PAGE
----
“That happens a lot,” Joshua Kane explains, as a family of Chinese tourists crowd the window of his Old Spitalfields Market boutique, smiling and pointing through the glass at the multitasking bespoke tailor, who irons panels of polkadot silk while we speak. The attention is understandable: aside from the window-as-workshop display, Kane cuts an intriguing figure. Tall and slim, with long hair and a waxed, curled moustache, his blue eyes are kohl-rimmed behind natty spectacles and he is wearing – what else? – an impeccably tailored suit.
A former senior menswear designer at Paul Smith, Kane also worked under Christopher Bailey at Burberry Prorsum before opening his flagship boutique, Blood, Sweat & Shears, this summer. He plays down the challenges of setting up shop, explaining that his 10 years’ experience with bespoke clients and a successful e-store trading internationally had already created a solid business. The opportunity to open the boutique apparently came by “complete chance.” A bespoke client knew the landlord, a meeting was set up and Kane took it on the spot. “We did a whole shop-fit in 10 days. I pulled in every favour and we had the most glamourous shop-fit team ever: designers, models, all my friends. Everything is completely bespoke designed, from the plinths to the mannequins!”
Kane has created the brand as a direct extension of his personal style. Of the elaborate tattoos covering his arms, he points out one in particular, of three men in coats and top hats looking out to sea; the image also hangs as a large print on the shop wall. “The whole brand really started from this image, which I found in the New York library when I was living there straight out of college,” he explains, “They were three amazingly gentrified tailors of Beau Brummel’s period, known for being the best – and best dressed – tailors of the time. But they were also known for being real naughty boys, always seen with the most beautiful women, at the most elaborate parties, really celebrating the best of life.”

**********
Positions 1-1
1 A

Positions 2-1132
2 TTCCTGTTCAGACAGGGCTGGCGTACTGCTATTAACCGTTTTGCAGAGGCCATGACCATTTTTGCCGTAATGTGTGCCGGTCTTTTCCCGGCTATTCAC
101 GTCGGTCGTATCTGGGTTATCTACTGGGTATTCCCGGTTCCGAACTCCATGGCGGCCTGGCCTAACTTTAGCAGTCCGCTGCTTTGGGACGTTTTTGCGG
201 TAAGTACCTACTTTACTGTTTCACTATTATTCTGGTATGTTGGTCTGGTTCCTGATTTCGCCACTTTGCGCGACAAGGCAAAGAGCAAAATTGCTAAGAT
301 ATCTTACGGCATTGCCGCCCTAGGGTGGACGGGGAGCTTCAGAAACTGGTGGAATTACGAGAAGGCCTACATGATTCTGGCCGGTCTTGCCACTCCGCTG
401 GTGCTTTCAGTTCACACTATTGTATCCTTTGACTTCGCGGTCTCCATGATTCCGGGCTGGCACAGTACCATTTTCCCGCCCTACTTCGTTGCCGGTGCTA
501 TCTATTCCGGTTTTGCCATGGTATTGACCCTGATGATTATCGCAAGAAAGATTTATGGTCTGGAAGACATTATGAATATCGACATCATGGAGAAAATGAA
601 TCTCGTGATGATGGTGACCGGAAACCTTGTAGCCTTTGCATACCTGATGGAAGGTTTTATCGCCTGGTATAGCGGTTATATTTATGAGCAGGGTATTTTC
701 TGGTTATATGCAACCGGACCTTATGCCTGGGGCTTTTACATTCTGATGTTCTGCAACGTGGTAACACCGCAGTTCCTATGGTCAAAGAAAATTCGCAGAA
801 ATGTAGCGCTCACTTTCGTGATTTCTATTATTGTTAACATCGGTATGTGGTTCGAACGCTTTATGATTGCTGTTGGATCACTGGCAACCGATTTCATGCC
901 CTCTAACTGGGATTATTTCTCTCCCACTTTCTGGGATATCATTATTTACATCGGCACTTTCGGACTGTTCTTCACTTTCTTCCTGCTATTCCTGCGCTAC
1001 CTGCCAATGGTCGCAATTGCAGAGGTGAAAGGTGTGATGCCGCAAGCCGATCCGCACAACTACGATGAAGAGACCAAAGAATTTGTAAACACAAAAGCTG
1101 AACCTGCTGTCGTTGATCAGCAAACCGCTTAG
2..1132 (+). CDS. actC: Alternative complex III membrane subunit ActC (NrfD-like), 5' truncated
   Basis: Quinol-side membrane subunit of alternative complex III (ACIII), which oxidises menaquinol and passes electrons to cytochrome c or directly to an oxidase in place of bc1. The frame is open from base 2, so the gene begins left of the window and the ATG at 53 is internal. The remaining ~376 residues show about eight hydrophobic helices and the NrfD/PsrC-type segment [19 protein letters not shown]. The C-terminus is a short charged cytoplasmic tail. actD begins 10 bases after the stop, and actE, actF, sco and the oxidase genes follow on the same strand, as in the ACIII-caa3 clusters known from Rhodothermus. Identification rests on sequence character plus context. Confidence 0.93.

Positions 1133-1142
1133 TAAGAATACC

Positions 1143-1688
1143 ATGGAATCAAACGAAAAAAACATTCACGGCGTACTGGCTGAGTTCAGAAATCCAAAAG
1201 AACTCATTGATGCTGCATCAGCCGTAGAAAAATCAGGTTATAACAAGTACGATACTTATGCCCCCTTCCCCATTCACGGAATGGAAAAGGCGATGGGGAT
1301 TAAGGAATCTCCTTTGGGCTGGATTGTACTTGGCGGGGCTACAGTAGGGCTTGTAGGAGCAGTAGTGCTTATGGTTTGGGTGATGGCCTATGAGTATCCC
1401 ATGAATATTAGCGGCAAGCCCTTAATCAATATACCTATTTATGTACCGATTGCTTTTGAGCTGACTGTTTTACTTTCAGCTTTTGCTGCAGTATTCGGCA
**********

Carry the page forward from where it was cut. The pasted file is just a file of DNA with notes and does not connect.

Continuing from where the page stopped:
With his impeccable wardrobe, 24-hour work ethic and orbiting solar system of glamourous friends – like studio manager and burlesque performer Katrina Darling, who often accompanies Kane at fashion parties, is he trying to recreate the lifestyle of the three tailors? “Absolutely! Success is being able to continue to design what I love and being lucky enough to have people appreciate it.” From his loyal and often famous clients, to passing tourists, it seems Kane has achieved as much. So what’s next? “Ultra-high-end versions of the jewellery collection, in solid rose gold with champagne diamonds!” And in the future? “More boutiques – one in New York. A hat collection; more umbrellas; luggage; handmade shoes.” To visit Kane’s boutique is to step into a bygone world of luxury and charm, but this modern gentleman has both (well-heeled) feet firmly grounded in the now, new and next.
Originally appeared in Phoenix magazine, Autumn 2014: Gods & Monsters issue